See About Macaws: Social Behaviors for information on developing a well rounded friendly macaw.

Activities:
    Loves to climb and play. Provide lots of toys. This macaw is very active and needs room to stretch its wings. In flight, Illiger's Macaws are quite creative, soaring, diving, dropping, and flitting about the aviary. To prevent boredom it is important that they be given plenty of toys to play with and chew. Wooden chew toys are usually a hit with this species.

Breeding/Reproduction:

Picture of a breeding pair of Illiger's Macaws
Illiger's Macaws - breeding pair
Photo © Animal-World:
Courtesy Peter van der Borst

   The Illiger's Macaw breed well in captivity, usually in the spring and early summer. They can breed several times with some pairs breeding year round. They reach sexual maturity in 2 - 4 years. As they are very shy while breeding, preferring a dark quiet environment.
   Provide a vertical wooden nesting box about 12" x 12" x 24" with a small opening of about 3". Provide wood for chewing and pine shavings will make an excellent bedding. It is best to not disturb them while nesting as they can be easily frightened and may damage their eggs. Also during breeding provide additional high fat seeds, like sunflower seed, and calcium supplements.    The female will lay 1 to 4 eggs, which will incubate for 23 - 25 days. The young will fledge in about 10 - 12 weeks. Young birds should be removed from the parents as older pairs may severely pluck them.
   Baby Illiger's Macaws are difficult to hand-feed from an early age, so if you are inexperienced it may be best to allow the parents to feed them for the first few weeks. When hand-feeding, the young will need a high fat diet and do well with additional protein added to the the hand-feeding formula. Peanut butter or ground sunflower seeds work well. Also, to keep them tame they must be frequently handled.

   Illiger's Macaws are listed as highly endangered species, so every effort should be taken to breed them whenever pairing is possible. For more information on breeding, see About Macaws: Breeding/Reproduction.

Potential Problems: Can be noisy (as can all macaws). However the Illiger's Macaw is not as noisy as some, and can be described as 'medium-noisy'.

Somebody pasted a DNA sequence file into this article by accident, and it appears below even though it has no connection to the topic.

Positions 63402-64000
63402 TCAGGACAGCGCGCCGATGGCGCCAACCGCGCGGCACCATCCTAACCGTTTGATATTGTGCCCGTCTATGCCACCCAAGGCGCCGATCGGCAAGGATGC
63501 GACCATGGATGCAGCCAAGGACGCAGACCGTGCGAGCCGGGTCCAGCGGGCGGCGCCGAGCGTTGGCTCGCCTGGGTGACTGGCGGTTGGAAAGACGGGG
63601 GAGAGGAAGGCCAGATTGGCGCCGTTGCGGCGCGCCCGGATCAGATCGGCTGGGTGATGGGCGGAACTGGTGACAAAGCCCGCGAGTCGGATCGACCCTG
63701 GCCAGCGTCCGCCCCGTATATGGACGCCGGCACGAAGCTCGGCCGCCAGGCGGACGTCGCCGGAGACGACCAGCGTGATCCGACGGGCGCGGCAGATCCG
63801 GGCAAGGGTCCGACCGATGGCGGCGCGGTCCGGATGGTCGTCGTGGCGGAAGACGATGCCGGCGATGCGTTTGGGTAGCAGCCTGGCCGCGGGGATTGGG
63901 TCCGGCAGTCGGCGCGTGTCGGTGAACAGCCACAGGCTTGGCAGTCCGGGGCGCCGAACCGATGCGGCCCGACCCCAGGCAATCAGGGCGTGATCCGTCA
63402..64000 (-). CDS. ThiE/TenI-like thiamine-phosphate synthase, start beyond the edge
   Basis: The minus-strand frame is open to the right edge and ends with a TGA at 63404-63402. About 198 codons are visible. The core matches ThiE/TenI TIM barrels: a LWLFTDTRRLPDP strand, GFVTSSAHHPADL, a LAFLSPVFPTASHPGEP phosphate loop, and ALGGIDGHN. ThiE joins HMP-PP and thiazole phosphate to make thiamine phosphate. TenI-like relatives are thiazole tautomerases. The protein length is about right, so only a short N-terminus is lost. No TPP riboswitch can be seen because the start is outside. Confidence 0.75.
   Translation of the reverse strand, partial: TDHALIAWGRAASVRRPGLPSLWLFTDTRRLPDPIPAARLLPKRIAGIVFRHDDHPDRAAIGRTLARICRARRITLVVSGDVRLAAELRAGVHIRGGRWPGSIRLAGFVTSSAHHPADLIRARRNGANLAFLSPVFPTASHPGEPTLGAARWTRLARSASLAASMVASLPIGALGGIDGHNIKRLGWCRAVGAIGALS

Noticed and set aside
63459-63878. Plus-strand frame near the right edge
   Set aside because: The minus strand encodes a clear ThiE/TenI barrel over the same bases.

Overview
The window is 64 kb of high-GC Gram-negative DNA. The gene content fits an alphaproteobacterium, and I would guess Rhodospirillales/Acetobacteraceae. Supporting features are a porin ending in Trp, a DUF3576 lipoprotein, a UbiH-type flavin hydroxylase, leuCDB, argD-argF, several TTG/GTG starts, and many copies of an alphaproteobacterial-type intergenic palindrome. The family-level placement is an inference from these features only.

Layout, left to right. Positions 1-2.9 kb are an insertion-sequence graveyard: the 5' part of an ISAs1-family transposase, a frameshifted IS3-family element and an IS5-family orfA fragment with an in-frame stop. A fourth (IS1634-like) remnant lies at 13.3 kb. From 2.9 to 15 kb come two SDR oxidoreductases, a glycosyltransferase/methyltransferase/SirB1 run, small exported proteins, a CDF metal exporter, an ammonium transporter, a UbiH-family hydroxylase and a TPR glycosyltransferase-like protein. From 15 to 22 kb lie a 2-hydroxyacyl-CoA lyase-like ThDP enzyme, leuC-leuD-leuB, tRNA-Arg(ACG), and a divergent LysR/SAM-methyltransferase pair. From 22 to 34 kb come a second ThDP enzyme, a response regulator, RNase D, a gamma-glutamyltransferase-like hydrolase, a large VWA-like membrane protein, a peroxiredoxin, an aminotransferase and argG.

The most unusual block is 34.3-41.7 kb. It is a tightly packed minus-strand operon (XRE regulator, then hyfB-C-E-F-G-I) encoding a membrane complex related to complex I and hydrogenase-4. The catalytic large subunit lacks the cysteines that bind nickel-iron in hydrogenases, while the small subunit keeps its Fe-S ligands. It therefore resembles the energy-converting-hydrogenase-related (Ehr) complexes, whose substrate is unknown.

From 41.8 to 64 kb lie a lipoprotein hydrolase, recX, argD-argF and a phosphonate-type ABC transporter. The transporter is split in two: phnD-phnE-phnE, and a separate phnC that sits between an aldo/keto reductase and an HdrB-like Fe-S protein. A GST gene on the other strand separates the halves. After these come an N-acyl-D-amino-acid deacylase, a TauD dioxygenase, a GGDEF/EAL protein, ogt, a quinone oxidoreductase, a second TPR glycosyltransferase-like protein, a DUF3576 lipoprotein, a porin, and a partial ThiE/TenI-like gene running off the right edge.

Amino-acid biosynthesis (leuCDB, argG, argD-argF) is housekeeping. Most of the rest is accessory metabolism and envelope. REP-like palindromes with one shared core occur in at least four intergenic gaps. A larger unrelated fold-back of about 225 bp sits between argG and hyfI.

See About Macaws: Potential Problems for information on illnesses.

Availability:    This bird has been successfully bred in captivity and is occasionally available.

Author: Clarice Brough, CAS
Lastest Animal Stories on Illiger's Macaw

Alan Green - 2009-10-11
Hi there.
I have an Illiger macaw, I have had him for 3 months. I adopted him from a lady that
could not take the noise. He is a wonderful bird and I love him to bits. I open his cage
and he climbs down the cage and waddles over to me on the couch. When he wants to come out of his cage he says, "come now, come on boy", and he does not stop until I open his cage. His name is Zuse, and he chops up his wooden toys like a chain saw.

  • jyt - 2014-01-14
    my mini macaw hatched nov 2013 still not weaned yet cannot wait for Dexter to come home does anyone have any suggestions? Illiger
Reply
Hamad - 2011-11-08
Hi I live in the middle east and I would like to know if they sell these birds in petshops as I want to get one.

  • Charlie Roche - 2012-06-11
    They sell these birds in various bird pet stores in the United states, I don't know about pet stores in the Middle east.  You could ask them.
Reply
Eva J. Blanco - 2008-10-03
Hello, My name is Eva and my husband just bought me an Illiger for my birthday about 1 1/2 months ago. When he purchased "Chulo" he was about 1 month old. Since we've had him, he's been very isolated. He gets very agitated whenever we try to talk to him or touch him. He does not like for anyone to talk to him or whistle at him. I have tried leaving the cage door open so that he can walk around the house and he refuses to come out whenever we are around, but he will come out if we leave the door to the cage open and leave the room. I don't know what to do, I don't want to get rid of my baby Chulo but I feel he is not happy with us.

If anyone knows what we're doing wrong, please let us know!!!!!


Eva J. Blanco
Delano California

  • Jeff - 2010-03-01
    You got Chulo at too early of an age, He shouldn't have been removed from the nest that early. Be careful with his diet and watch that he get enough Protien. Patients and love is all you can really offer this baby Illiger's. Make sure he gets plenty of Avian Vet visits until he is around 6 mos old.
Reply
Tina - 2008-08-13
I just bought a Illiger's Macaw. I've had him for 4 days now and he is acting strange. When I bought him he was with his brother. All he wants to do is sit on me. He hasn't been eating very well. Can sombody let me know something about this kind of bird.

  • Jeff - 2010-03-01
    These birds are prone to wasting disease, many of them die in capitivity, due to kidney failure. Take him to an Av Vet and have a complete blood panal run, he may need a special diet.
Reply
Crystal Rolfe - 2012-08-12
Our little Illiger was just born and we can't wait to meet him/her but it'll have to wait a couple of weeks. We also have a Hahns Macaw and a CAG. Thanks for the info!

  • Charlie Roche - 2012-08-13
    Congratulations and enjoy much. 
Reply